To regenerate the certificates, you can pick the Regenerate Certificates option under the Advanced section of the Shotgun Desktop's user menu. (If you don't see this option, please make sure you update the tk-desktop engine to unlock it.) After confirming that you want to regenerate the certificates, a series of dialogs will pop-up just like the first time you've generated the certificates. On Windows and macOS, you will be prompted to update the Windows Certificate Store or the macOS keychain twice: once to remove the old certificate and once to register the new one. On Linux, the registration is done silently. Once this is done, let the Shotgun Desktop restart.
Once the Shotgun Desktop is back up and running, we recommend you restart Chrome by typing chrome://restart in the address bar to ensure that Chrome is completely shut down and that its certificate cache is cleared.
If your computer is not connected to the Internet and can’t download the updates, please contact email@example.com.
Under certain circumstances, Windows will report that a certificate has been imported successfully, but will not make it available to applications requiring it. This can be validated by visiting the certificate dialog on Windows. To access it, hit the Windows key and type Internet Options. On the Internet Properties dialog, switch to the Content tab and then click on the Certificates button. Finally, click on the Trusted Root Certification Authorities and look for localhost.
If the entry is missing, there is probably a group policy issue on your Windows domain or local computer. If it is present, we recommend you contact our support team.
At this point, we recommend that you communicate with the person who administers the Windows computers for your organization and ask that person about any group policies that could have been set that instructs Windows not to trust self-signed certificates.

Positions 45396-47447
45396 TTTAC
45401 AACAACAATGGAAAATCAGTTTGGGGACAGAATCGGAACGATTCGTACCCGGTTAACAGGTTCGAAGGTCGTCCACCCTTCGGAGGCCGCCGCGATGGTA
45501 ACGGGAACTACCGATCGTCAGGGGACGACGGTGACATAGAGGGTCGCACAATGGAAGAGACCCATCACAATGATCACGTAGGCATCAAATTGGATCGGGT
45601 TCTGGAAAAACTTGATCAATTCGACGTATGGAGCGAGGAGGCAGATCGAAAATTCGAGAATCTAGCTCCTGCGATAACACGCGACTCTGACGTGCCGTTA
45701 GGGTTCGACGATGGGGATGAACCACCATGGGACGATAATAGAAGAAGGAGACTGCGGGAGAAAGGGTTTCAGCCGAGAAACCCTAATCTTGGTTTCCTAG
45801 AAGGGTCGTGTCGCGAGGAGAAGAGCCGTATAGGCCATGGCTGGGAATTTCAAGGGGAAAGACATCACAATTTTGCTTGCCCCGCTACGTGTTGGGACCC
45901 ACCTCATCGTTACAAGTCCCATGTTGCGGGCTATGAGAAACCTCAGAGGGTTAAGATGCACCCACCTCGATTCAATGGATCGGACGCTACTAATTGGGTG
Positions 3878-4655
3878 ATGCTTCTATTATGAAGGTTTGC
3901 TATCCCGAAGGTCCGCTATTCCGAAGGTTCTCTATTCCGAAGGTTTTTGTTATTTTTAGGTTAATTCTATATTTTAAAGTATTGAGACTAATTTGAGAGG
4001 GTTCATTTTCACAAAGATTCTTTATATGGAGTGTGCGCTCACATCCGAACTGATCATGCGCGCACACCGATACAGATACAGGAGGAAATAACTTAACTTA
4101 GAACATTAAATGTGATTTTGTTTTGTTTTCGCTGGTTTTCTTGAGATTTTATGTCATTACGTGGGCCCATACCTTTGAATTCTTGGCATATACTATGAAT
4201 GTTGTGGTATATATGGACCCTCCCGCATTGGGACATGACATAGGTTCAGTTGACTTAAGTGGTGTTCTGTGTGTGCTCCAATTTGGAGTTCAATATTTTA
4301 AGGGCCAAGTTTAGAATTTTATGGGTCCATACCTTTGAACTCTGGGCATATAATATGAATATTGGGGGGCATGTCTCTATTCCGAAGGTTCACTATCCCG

Investigating Group Policy Issues
If your computer is on a domain, the administrator can try out the steps detailed in this StackExchange post (gotta give credit where credit is due).
If your computer is not on a domain, it is possible the computer has still been locked down by the administrator. For the following steps, you will need a Windows administrator account.
Hit the Windows keys, type mmc and hit enter. This will launch the Microsoft Management Console. In the application, click on the File menu and select Add\Remove Snap-In. This will show the Add or Remove Snap-ins dialog. On the left-hand side, search for Group Policy Object Editor and click Add >. A new dialog will appear, which you can dismiss by clicking Finish. Finally, click OK on the Add or Remove Snap-ins dialog.
Finally, on the left-hand side of the main dialog, navigate to Local Computer Policy/Computer Configuration/Windows Settings/Security Settings/Public Key Policies. Once selected, double click Certificate Path Validation Settings in the central pane.
On the next dialog, make sure that Define these policy settings is unchecked. If it is checked, make sure that Allow user trusted root CAs to be used to validate certificates (recommended) is checked. Once you're done, click OK and the settings will be saved.
At this point, you need to close all Chrome windows and restart Chrome. We recommend doing so with chrome://restart as we did above. This is required for the changes that have been made to take effect. Browsing to the certificates list should now show the localhost certificate.
If you still encounter issues using the browser integration after these changes, or if the settings were correct in the first place, please contact our support team.
Troubleshooting on other OSes
If you have issues with the Shotgun Desktop integration on other OSes, please contact our support team so that we can assist you and update this article.